There has been a great deal of criticism about relying too much on drugs to calm patients down in consideration of the serious side effects which are possible with these drugs. Furthermore it generally seems as if the drugs don’t actually target what the underlying cause of anxieties may be. A new study points to a refreshing view that soothing words have more to offer than pills to calm anxious patients reports the American Society of Anesthesiologists on Oct. 27, 2015.
Medication is often given to patients who are headed for surgery in order to ease the fears they are being confronted with. However it appears that some calming words from their doctors may actually prove to be more effective medicine. New research has suggested that what is known as “conversational hypnosis” may do a more effective job than pills to help relax patients prior to anesthesia and surgery. With this technique the anesthesiologist uses calm, positive words to help the patient focus away from anxiety causing fears and to feel more comfortable. This innovative approach to how a physician interacts with the patient only takes a few minutes.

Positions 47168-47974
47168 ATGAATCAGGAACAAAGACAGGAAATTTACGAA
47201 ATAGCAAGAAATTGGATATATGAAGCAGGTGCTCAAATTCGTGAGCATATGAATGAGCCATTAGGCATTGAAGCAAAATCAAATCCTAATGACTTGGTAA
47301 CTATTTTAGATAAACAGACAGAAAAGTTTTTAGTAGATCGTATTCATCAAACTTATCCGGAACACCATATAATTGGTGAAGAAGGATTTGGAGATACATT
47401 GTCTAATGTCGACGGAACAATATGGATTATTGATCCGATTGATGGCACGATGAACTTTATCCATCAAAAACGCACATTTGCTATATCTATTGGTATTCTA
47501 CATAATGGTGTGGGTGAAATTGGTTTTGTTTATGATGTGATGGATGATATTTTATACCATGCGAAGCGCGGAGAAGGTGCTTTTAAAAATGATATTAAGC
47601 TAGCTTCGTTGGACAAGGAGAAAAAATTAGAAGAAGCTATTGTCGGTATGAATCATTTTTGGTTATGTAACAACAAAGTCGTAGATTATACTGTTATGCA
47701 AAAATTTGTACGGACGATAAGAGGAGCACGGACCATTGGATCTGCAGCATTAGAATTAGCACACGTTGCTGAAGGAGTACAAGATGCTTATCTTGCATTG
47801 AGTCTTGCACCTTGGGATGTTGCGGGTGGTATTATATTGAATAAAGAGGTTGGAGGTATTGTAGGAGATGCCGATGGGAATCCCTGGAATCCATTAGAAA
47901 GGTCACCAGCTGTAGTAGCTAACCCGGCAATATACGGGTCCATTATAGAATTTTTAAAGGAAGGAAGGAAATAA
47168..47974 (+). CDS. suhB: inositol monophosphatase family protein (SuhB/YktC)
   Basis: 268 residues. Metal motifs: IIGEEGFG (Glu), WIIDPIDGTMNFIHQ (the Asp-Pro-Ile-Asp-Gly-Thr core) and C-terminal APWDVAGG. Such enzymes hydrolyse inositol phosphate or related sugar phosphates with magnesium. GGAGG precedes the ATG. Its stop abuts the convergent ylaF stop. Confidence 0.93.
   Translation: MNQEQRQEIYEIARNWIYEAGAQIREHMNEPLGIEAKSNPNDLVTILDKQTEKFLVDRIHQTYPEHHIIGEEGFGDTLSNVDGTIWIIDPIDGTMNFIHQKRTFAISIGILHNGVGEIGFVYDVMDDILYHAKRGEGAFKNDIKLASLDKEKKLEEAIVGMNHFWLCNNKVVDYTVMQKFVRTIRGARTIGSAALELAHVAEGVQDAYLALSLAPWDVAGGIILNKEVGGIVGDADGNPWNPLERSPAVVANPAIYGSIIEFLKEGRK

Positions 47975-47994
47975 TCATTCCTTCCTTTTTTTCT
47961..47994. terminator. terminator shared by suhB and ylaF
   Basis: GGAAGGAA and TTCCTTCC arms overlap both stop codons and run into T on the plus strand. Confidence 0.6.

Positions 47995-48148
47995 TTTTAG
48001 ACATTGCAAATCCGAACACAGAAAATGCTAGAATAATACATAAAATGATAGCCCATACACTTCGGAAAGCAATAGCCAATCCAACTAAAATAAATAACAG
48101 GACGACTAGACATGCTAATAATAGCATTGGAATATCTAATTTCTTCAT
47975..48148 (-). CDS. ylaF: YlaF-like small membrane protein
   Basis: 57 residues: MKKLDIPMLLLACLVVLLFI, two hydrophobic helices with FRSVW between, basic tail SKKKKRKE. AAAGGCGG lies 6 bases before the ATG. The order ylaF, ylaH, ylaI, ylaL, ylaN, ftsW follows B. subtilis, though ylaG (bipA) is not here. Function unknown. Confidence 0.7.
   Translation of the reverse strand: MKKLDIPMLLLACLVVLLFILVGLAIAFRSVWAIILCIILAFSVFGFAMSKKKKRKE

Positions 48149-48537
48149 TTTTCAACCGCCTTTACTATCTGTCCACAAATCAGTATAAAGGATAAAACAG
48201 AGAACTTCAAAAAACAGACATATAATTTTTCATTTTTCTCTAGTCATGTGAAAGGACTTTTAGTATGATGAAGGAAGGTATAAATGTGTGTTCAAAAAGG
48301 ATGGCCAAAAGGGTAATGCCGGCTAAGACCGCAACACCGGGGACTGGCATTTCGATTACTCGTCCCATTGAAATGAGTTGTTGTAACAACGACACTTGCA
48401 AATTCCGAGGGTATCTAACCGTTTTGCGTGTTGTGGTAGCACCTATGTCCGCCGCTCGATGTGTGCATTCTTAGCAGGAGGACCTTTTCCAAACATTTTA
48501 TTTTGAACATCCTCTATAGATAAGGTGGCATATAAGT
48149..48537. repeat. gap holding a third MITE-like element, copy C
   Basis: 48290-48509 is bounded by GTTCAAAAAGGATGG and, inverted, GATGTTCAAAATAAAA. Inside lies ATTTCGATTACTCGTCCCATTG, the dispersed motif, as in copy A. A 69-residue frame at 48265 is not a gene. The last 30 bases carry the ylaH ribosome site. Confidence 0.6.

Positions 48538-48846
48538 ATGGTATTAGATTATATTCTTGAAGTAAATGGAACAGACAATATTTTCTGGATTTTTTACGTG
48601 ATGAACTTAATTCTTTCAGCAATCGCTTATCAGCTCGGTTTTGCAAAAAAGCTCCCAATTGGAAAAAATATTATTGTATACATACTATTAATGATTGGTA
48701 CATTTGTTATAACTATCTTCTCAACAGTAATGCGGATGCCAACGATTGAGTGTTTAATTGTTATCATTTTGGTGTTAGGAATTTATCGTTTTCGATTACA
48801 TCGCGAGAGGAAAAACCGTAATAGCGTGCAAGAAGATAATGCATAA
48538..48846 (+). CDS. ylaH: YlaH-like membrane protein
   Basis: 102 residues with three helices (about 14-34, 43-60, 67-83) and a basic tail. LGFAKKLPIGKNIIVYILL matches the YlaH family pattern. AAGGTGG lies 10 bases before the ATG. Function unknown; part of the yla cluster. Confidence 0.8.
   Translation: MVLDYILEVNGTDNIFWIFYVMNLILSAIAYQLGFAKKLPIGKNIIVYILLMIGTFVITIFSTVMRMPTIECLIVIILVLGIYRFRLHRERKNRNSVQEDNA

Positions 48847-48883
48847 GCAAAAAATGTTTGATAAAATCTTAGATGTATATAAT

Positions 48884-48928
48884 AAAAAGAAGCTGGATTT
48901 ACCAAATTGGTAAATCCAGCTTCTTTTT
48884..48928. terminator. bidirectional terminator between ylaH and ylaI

Medical Daily reports with “conversational hypnosis” it has been observed that words really do more than pills to lessen anxiety in surgery patients. Anybody who is heading for surgery will naturally have anxious feelings. Standard procedure is to give the patients a dose of anxiety medicine which is generally hydroxyzine. But according to a new study just a few calm words from the physician or anesthesiologist is more effective at decreasing patient anxiety than pills.
“Conversational hypnosis” has been found by researchers to be very helpful before surgery as a substitute for drugs. Dr. Emmanuel Boselli, who is the lead author of the study and a physician anesthesiologist at Édouard Herriot Hospital in France, has said in a press release “conversational hypnosis” can be used before surgery in conscious patients who are having local or regional anesthesia. This could also be helpful prior to general anesthesia to lessen patient anxiety.
There may also be implications for reducing anxiety outside of the hospital setting. Finding ways to reduce anxiety without the use of medications can help people find more sustainable ways to avoid high, damaging levels of stress. It has been suggested by this study that “conversational hypnosis” may offer hope for 3.3 million American adults who suffer from anxiety disorders. It’s nice to see some humanism coming back into the practice of medicine.